Lansinoh Moms' Club
Bond Man: Top 10 Tips for Dad
Mom might be physically responsible for feeding the baby, but there are lots of ways for Dad to bond with baby.
Yes, mom is physically responsible for nursing, but you are critical to its success. You may have already sensed that it can be very challenging, but also know it’s essential for your baby.
10 tips for bonding with baby in your own way:
- Really, the only thing dads can't do is breastfeed. Everything else – from soothing and playing with the baby to changing diapers — is a win, win, win: rewarding for the baby, satisfying for dad, and a great help to mom.
- We understand sleep deprivation – it’s hard on everyone. But, when possible, bring baby to mom for night feedings. After feedings at any time, offer to rock, burp or sing to the baby.
- A very critical job is to watch for signs of post partum depression. Contact a medical professional if you see mom: excessively restless or irritable; feeling sad, depressed or crying a lot; listless; or experiencing headaches, chest pains, heart palpitations, numbness, or hyperventilation.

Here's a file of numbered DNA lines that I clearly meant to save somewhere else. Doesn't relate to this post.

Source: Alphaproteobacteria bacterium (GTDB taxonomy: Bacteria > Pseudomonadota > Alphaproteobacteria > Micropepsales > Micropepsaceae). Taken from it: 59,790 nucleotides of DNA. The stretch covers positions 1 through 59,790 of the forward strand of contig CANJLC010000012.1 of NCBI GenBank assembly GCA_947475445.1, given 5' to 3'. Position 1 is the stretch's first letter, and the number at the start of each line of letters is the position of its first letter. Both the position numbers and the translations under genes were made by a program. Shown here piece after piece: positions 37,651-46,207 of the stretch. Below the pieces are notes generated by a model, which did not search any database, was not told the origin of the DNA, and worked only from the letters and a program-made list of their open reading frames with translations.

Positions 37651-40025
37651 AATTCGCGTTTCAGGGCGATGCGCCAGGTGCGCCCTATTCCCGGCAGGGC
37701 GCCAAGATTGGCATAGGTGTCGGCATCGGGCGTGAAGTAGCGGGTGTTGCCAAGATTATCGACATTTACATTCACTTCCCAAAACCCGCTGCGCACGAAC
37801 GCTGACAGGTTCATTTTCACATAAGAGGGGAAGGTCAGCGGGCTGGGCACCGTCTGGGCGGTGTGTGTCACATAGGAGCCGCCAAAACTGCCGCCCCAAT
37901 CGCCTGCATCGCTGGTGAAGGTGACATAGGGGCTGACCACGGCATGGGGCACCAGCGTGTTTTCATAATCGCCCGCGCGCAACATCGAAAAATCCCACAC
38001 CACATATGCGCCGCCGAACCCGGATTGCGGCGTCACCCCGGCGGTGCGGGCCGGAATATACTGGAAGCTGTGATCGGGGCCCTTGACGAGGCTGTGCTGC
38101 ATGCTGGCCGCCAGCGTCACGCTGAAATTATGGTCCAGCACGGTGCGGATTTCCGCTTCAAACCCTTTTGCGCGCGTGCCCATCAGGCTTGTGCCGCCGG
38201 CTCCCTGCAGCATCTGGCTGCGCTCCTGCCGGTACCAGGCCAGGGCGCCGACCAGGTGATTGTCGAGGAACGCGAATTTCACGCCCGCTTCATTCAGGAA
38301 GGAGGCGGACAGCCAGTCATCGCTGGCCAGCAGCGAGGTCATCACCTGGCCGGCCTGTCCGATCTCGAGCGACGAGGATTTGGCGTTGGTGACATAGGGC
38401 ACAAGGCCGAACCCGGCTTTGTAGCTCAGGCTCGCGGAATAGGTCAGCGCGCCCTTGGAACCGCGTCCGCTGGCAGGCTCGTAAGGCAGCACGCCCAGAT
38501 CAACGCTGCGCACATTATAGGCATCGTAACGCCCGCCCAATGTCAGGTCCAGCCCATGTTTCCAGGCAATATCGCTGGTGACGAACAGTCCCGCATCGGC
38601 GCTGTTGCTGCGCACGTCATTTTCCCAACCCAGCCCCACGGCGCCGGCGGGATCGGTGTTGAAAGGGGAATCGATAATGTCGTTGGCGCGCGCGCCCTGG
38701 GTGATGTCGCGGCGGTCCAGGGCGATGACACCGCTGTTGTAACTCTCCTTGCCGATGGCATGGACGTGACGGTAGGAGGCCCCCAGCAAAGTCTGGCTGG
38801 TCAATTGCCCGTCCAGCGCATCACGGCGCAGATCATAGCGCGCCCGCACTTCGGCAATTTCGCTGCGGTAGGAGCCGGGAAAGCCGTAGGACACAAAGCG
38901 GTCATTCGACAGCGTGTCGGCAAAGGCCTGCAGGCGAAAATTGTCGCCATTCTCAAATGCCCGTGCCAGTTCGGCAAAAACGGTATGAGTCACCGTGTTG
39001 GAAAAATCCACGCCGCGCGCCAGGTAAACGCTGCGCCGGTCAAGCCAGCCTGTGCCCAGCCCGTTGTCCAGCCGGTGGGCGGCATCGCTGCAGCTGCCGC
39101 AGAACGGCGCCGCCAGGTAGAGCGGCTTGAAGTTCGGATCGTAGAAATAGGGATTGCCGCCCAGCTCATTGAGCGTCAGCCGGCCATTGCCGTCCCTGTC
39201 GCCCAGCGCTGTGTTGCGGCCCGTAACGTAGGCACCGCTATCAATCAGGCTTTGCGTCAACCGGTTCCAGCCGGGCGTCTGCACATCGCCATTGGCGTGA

- It’s understandable to want to bond with the baby through feedings. However, it takes mom and baby about four weeks to firmly establish breastfeeding, and introducing a bottle too early could affect her supply and possibly derail breastfeeding success.
- Take the baby out for a walk for some “bond” time, and suggest that your partner have her own rejuvenating “me” time.
- What you’ve heard is true: happy mom, happy family. Helping to pick up around the house, put together a meal or run errands allows mom to focus on nursing and the baby.
- Visitors or family with well meaning - but unsolicited - advice often backfires. Both you and your partner will appreciate your shielding against these “words of wisdom.”
- Nursing can sometimes be challenging, especially early on. Offer encouraging words to mom, letting her know she is doing a great job. By being supportive, she is more likely to stick with it.
- A baby shakes up the entire household, especially for older siblings. If possible, take time off and do activities together. This helps them to transition to the new family dynamics and also gives your partner time to tend to the baby and rest
- There’s a lot of change, but the one constant should be your couple relationship. While you’re bonding with the new baby, don’t forget to nurture your couple relationship, too.